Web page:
Liver cysts (also known as hepatic cysts) are fluid-filled sacs that occur within the liver. Most liver cysts are benign, an early diagnosis is vital for correct treatment of the parasitic or cancerous subtypes. In most cases, treatment include removal of cyst by minimal invasive surgery.
The reason behind most liver cysts is unknown. Liver cysts may be present at birth or can develop at a later time. They typically grow slowly and aren’t detected till adulthood.
Some cysts are caused by a parasite, tapeworm that’s found in sheep in different parts of the world.
Most liver cysts don’t cause any symptoms. However, if cysts become bigger, they will cause bloating and pain in right side of your upper abdomen. Sometimes, liver cysts become big enough that you will feel them through your abdomen.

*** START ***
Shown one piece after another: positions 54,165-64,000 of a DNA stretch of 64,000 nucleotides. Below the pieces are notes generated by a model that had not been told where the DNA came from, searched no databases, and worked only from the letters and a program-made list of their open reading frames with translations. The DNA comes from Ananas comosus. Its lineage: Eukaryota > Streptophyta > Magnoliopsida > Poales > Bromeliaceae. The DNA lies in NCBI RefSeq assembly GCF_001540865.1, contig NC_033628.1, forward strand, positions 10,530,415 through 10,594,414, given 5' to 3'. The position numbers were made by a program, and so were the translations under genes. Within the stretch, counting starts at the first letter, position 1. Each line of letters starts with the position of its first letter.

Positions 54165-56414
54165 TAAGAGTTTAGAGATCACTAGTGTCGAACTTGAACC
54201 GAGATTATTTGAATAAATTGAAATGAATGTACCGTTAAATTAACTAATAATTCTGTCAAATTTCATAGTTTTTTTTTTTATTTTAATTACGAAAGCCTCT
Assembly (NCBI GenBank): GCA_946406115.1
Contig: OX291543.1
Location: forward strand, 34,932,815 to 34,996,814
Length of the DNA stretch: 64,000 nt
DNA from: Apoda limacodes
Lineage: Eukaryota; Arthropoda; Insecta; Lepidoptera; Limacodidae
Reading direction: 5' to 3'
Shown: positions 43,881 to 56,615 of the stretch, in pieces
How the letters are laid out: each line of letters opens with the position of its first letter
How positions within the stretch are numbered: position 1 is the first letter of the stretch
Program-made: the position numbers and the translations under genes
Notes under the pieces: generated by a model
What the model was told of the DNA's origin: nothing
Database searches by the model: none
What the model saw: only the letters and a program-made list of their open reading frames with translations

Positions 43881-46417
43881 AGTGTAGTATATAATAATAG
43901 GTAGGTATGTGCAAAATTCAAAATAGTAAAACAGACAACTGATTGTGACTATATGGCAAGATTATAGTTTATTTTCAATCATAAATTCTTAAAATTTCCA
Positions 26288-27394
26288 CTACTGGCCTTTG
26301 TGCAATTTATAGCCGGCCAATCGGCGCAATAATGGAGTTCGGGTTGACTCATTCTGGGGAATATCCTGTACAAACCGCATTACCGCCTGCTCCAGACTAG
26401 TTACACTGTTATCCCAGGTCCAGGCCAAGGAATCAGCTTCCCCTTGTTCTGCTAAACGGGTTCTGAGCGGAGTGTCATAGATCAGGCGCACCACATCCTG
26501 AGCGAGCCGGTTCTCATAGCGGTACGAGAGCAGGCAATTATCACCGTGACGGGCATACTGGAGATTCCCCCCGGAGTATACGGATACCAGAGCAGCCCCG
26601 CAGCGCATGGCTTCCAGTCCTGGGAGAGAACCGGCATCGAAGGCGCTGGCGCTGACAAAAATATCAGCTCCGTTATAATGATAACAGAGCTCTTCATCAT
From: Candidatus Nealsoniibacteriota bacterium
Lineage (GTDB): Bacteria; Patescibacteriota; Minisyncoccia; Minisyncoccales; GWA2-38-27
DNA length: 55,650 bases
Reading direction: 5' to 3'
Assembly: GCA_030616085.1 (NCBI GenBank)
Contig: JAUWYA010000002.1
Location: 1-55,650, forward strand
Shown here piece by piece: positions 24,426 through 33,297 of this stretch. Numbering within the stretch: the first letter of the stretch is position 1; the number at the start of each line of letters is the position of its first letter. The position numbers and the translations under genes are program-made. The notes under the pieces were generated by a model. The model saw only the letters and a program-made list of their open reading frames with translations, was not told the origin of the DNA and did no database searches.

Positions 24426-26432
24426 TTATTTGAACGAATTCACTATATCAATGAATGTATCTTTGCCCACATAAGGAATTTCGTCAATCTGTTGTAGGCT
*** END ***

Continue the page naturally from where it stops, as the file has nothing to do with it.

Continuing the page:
Most cysts don’t need treatment and get away on their own. Symptomatic cysts that become enlarged or malignant are removed surgically. Fluid drainage can be performed, however the result is only temporary. In some PLD patients, liver transplantation is needed.
Surgery. Complete removal of liver cysts is the best method of treatment, particularly with cases of cystadenoma and cystadenocarcinoma. This can be done using laparoscopy, a minimally invasive surgery where instruments are delivered to the surgery site through thin tubes inserted into the abdomen.
Drug therapy. Parasitic cysts caused by echinococcosis are typically treated with a combination of surgery and up to two years of chemotherapy to reduce symptoms. A course of medicine to treat parasitic worms may be prescribed.